STL099781.jpeg Justice League/Aquaman: Drowned Earth #1
Writer: James T. Tynion IV
Artist: Howard Porter
Publisher: DC Comics 
For the past couple of years, DC Comics has been crafting a lineup that typically includes several smaller events rather than one big summer blockbuster, which has the benefit of drumming up interest across multiple titles while reducing disruption to readers and ongoing stories. In this Drowned Earth kickoff, ancient gods called the Ocean Lords have invaded Earth and covered it with water even faster than humans have managed to via climate change. They’ve got a bone to pick with both Aquaman and Wonder Woman, which leaves the Justice League and Mera struggling to combat their transformative tidal waves and save the world. Howard Porter’s looser current art style is a good fit for this kind of sweeping event storytelling, and it’s written by James T. Tynion IV, who has been increasingly involved at DC in canon-shifting stories, most recently with the Wonder Woman-centric “Witching Hour” saga that concludes this week. With the Aquaman film right around the corner, this is a great way to get excited about Arthur Curry, despite the best efforts of years of more parody-focused pop culture. Caitlin Rosberg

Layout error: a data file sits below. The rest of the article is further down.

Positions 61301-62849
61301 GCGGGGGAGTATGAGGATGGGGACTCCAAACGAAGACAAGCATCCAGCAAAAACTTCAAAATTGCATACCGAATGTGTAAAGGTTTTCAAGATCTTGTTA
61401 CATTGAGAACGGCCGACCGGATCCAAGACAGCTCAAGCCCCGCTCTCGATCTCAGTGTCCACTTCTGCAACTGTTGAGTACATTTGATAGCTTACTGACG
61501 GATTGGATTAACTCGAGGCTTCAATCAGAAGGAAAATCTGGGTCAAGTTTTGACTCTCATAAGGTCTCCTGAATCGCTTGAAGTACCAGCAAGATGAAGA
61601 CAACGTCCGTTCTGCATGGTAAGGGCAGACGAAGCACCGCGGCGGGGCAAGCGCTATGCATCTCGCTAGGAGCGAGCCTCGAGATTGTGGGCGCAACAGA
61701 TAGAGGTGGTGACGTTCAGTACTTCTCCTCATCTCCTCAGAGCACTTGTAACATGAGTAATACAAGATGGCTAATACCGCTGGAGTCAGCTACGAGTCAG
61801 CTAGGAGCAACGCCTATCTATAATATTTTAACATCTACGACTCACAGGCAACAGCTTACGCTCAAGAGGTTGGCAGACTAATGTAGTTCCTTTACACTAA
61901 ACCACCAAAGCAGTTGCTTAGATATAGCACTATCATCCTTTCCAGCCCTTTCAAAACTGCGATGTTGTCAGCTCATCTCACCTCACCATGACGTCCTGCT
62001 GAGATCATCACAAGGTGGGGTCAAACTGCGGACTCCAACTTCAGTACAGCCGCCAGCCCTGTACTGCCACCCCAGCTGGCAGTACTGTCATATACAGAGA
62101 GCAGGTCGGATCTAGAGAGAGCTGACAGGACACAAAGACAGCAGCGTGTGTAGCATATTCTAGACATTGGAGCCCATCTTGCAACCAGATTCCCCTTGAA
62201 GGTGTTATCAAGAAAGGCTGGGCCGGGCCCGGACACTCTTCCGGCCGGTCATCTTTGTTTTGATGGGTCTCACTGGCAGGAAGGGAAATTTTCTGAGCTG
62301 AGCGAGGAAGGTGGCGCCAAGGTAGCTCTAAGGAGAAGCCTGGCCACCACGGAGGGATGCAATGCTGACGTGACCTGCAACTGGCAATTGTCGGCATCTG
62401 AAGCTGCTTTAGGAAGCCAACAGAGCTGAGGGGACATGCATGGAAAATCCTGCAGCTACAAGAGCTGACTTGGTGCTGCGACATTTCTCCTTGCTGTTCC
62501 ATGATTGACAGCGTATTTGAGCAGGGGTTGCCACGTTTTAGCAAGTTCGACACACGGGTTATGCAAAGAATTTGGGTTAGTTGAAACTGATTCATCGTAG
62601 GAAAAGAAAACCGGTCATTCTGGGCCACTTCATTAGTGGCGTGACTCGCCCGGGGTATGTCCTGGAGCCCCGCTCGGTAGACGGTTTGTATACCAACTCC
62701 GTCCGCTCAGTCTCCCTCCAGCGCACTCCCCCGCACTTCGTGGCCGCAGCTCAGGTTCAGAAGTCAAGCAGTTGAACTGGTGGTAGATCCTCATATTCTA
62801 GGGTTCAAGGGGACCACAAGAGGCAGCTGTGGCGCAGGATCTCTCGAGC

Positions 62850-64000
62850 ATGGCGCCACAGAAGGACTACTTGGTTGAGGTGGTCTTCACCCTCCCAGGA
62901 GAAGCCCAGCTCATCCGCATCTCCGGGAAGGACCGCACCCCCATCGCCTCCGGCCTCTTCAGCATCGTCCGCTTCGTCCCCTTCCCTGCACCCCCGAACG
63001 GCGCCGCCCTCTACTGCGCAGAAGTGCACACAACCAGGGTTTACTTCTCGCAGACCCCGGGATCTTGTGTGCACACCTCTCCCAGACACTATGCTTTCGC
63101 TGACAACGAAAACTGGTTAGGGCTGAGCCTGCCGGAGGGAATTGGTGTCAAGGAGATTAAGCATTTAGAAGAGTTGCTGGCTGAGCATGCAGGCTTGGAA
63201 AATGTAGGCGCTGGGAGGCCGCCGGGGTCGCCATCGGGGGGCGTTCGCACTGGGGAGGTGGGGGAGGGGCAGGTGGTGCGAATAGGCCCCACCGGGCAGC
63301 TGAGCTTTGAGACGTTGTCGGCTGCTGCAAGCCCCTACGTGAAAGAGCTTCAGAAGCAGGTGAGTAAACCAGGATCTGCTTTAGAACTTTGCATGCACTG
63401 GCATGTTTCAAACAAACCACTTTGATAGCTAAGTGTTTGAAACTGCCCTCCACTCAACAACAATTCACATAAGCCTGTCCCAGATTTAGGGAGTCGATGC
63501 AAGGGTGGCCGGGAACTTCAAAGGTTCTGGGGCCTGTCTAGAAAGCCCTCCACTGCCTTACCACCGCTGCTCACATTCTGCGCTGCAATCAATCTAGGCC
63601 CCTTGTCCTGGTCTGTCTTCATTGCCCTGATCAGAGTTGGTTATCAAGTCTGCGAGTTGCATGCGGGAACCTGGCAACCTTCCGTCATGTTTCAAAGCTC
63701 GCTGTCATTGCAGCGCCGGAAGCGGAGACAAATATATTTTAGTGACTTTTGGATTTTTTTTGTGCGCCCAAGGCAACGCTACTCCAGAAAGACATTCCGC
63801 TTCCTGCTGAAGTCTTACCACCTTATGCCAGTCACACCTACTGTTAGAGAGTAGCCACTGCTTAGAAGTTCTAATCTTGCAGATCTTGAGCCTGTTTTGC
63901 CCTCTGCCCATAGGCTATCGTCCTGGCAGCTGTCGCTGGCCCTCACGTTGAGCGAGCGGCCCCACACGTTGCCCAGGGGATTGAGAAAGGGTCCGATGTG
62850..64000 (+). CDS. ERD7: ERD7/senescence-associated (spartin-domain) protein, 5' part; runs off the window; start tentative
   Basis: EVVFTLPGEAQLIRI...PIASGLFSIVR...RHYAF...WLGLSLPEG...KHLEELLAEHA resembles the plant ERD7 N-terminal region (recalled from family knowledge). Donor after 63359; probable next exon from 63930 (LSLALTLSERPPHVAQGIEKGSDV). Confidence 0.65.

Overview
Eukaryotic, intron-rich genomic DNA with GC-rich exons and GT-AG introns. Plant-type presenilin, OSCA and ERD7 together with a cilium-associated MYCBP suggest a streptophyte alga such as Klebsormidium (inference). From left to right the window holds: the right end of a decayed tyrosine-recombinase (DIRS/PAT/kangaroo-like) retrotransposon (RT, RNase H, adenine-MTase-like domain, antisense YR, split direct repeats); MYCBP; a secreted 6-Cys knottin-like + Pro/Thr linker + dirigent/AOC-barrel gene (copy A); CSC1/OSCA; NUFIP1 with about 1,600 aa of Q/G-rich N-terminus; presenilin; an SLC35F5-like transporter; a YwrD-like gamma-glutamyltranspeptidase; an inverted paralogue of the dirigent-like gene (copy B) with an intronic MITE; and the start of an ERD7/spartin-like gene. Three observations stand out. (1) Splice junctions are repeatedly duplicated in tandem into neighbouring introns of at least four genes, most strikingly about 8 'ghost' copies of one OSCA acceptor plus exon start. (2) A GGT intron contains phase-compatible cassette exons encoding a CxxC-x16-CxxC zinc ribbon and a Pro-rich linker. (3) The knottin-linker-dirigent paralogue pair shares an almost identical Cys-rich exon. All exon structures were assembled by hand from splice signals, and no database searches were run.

STL096230.jpeg Planet of the Apes: The Time of Man #1
Writers: Dan Abnett, David Walker, Philip Kennedy Johnson
Artists: Carlos Magno, George Schall, Morgan Beem
Publisher: BOOM! Studios
BOOM! Studios has done well by Planet of the Apes fans, offering everything from a graphic novel adaptation of the original screenplay to tie-ins with the new continuity to crossovers with properties like King Kong and Green Lantern. This hefty one-shot features three standalone stories set across the Apes spectrum, all focused on the most insidious foes in the franchise: human beings. Of particular draw, Planet of the Apes: The Time of Man features, for the first time ever, a story set after the events of War for the Planet of the Apes, as the final few human survivors struggle to, well, keep on surviving. At $7.99, Planet of the Apes: The Time of Man is either a sound investment for existing Apes fans or a fun splurge for the Apes-curious. Steve Foxe